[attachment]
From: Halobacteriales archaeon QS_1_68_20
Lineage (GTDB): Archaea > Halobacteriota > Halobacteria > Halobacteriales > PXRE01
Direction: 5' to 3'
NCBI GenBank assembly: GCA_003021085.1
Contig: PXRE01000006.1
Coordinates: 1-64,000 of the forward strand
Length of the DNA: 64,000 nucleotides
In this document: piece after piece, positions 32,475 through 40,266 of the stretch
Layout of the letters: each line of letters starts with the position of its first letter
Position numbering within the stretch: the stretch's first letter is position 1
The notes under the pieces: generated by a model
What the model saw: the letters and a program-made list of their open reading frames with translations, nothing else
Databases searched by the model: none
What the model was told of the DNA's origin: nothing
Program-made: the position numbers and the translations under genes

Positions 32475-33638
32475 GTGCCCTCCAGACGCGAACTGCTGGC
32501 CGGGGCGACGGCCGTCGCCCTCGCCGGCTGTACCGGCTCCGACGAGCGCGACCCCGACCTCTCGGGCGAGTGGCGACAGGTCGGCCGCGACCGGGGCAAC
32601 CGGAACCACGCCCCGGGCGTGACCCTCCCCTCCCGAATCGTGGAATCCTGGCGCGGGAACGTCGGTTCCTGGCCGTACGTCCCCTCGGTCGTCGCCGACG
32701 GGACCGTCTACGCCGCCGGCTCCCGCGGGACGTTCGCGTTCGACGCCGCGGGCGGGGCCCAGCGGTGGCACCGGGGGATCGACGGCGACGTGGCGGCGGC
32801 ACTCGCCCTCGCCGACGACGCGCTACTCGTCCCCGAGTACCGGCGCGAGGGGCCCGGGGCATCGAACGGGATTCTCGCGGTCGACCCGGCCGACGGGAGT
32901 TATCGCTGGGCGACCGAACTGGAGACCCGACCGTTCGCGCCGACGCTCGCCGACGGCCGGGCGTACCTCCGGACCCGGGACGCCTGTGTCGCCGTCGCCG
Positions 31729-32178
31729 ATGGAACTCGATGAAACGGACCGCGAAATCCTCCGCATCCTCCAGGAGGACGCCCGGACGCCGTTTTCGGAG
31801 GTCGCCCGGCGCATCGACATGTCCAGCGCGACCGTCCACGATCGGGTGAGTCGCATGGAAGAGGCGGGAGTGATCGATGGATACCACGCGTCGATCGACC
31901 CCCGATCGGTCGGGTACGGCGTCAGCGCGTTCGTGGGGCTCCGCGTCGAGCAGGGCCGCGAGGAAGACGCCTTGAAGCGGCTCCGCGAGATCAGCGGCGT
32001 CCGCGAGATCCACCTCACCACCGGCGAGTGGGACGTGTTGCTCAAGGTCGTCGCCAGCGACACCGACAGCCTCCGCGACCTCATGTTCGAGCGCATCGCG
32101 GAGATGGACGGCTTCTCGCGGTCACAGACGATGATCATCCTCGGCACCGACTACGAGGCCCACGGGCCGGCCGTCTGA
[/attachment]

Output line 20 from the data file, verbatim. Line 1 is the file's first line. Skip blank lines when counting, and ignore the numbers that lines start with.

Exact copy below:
32701 GGACCGTCTACGCCGCCGGCTCCCGCGGGACGTTCGCGTTCGACGCCGCGGGCGGGGCCCAGCGGTGGCACCGGGGGATCGACGGCGACGTGGCGGCGGC